Cavepainters recently released their sophomore album With the Trees, and it is a folk masterpiece. With the Trees’ banjo-heavy instrumentation, sardonic lyrics, and effortless vocal harmonization reaches back in time to bring the sounds of late 20th century folk music to our ears.
Opener “Heart Full of Smoke” is a great example of how Cavepainters creates the perfect folk combination. With magnificent banjo solos galore, honest storytelling lyrics, and brilliant vocal harmonization reminiscent of Dave Carter and Tracy Grammer, “Heart Full of Smoke” drips with the sound of Appalachian folk. Through their refreshing sound and realistic lyrics, the members of Cavepainters really show themselves as an honest band with an honest sound.
Writ large, With the Trees is an album for the people. “Everybody’s working, always working, all day working” is the opening lyric to “Sweet Relief,” which both pokes fun at and validates the hardworking American experience. The band pairs truthful lyrics with an upbeat sound to speak sardonically about the meathook realities of life in a lighthearted way that almost makes it all feel better. The lyrics here and in the rest of the album cover many ongoing American struggles, while the cheerful instrumentation serves to speak into those realities and say, “It’s all gonna be okay!” Cavepainters does a really wonderful job at pairing lyrics to their instrumentation counterpart.
“Little Brooklyn” is yet another example of Cavepainters’ instrumentation and storytelling lyrics being welded together to create a superb salute to true folk music. “Little Brooklyn” is chock full of anecdotal lyrics that truly make you laugh. It compares Chicago to Brooklyn and includes lovely lyrics like “and if skinny yuppie people walk their skinny yuppie pets, who will know?” The banjo/accordion/acoustic guitar arrangement pairs really well with the whimsical lyrics as it makes you sway (and maybe even dance!) to its lighthearted sound.
Although the album is not all whimsy, With the Trees is an album that truly makes you happy to be alive. So if you need validation that life is tough and oh so wonderful, I’d recommend buying Cavepainters’ With the Trees. And even if you don’t need that pick-me-up, I’d say buy it anyways! With the Trees is out now! –Krisann Janowitz
So I’m getting toward the end of my review year, and there’s still a few things in queue. That’s right. It’s time for a REVIEW BLITZ.
Cavepainters – For the Sea. Cavepainters subscribe to the vision of Americana that sees rock’n’roll and singer/songwriter on one long spectrum, with folk, country, jazz, and everything else just somewhere between the two poles. This vision, espoused by bands like The Low Anthem, produces a necessarily varied album that hangs together by the overall spirit of the thing. “Minnesota Blues” is a blues/rag thing, “Falling Leaves” has a Neil Young-esque vibe, and standout “This Crow Flies Alone” cops an Old Crow Medicine Show sing-along style. On the quieter side, “We All Need” and “Kid Gloves” are deeply moving singer/songwriter ballads heavy on atmosphere. “Kid Gloves” is powerful lyrically as well. Cavepainters’ Americana is passionate, literate, and knowledgeable in the genres it appropriates. If you love The Low Anthem as deeply as I do, you will find a new band to love in Cavepainters.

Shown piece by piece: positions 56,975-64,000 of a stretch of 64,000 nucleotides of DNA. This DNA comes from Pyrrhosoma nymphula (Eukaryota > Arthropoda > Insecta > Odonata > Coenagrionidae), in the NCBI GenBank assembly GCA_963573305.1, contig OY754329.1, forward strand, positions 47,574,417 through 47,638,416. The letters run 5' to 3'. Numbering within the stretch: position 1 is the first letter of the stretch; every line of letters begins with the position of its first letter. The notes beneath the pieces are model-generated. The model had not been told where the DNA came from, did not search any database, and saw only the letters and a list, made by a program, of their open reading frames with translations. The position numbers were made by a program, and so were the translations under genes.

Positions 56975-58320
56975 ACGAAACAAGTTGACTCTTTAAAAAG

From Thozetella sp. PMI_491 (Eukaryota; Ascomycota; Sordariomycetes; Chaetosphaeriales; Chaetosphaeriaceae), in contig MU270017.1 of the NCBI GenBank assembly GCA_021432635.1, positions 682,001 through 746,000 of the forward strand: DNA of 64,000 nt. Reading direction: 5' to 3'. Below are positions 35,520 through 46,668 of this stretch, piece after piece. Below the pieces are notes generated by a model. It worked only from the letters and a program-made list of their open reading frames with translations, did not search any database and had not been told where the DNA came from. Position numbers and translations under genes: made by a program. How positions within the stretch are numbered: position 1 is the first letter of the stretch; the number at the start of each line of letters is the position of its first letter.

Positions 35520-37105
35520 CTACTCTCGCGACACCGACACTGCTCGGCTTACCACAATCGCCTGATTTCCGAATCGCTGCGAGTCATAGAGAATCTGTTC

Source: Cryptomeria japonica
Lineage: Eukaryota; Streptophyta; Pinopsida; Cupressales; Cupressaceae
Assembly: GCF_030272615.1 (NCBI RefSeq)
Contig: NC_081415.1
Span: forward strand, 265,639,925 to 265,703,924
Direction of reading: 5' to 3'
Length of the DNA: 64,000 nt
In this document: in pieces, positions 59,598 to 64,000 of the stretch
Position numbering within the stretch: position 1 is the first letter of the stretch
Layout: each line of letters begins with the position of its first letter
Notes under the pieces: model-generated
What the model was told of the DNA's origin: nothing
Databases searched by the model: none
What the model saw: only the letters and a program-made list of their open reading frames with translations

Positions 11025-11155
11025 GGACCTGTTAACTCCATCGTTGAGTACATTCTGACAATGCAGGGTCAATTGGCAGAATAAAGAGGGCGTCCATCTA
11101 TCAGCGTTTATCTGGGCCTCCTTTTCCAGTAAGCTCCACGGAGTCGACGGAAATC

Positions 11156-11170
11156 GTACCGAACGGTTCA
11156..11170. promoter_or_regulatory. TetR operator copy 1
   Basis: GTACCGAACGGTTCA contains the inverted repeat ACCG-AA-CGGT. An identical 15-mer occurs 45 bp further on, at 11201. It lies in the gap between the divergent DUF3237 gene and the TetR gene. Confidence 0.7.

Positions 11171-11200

Destroy Nate Allen – Glow in the Dark. DNA is a rowdy folk-punk duo that’s been kicking it for a while, and GITD is a vinyl retrospective of crowd favorites. You’ll get the hilarious “My Parents Managed Apartments,” the uniquely earnest and tender “Loving You,” and a bunch more. If you’re into fast, brash, unkempt songs that you can yell along to in a basement with 30 of your new best friends, this should be your jam. If you doubt that assessment, I direct you to “Jesus, Keep Us Safe From the Cops,” which is the duo and a group of men stomping, clapping, and hollering the titular phrase with increasing frenzy. And, if you’ve gone completely and exclusively banjo, the truly beautiful title track will help you out.
Laura and Greg – Songs EP. It’s an increasingly common tale: out of the ashes of short-lived pop-rock-punk tunesmiths Automotive High School comes a guy/girl folk duo. Laura and Greg lean toward the Jose Gonzalez school of guitar-playing, with gentle yet complex fingerpicking providing the backdrop to the vocals. The titular singers share the mic, giving this duo a bit of an edge on duos that have one primary singer. Opener “Forever For Sure” expands from a little acoustic guitar line into a wide-open indie-pop arrangement, setting a great precedent for their sound. “Same World” is a cheery tune in the vein of the Weepies, while “with nothing” shows off their great skill with melody and rhythm. This 3-song tease shows some incredible songs, and I’m thoroughly excited to see what Laura and Greg cook up next. If you’re into chill guy/girl folk-pop duos, here’s another notable for your (probable) arsenal of them.
MTNS – Salvage EP. Four songs (and a remix) of chill, smooth electronic pop that draws equally from R&B and indie-pop for inspiration. If you like atmospheric tracks that are simultaneously claustrophobic and expansive, hit up “Lost Track of Time”; if you like sexy slow jams, hit up “Lost Track of Time (M-Phazes Remix).” They go most indie on the acoustic guitar-driven “Crave,” while “Fears” is electro goodness. For fans of James Blake, et al.
Stephen Carradini and Lisa Whealy write reviews of instrumental, folk, and singer/songwriter music. We write about those trying to make the next step in their careers and established artists.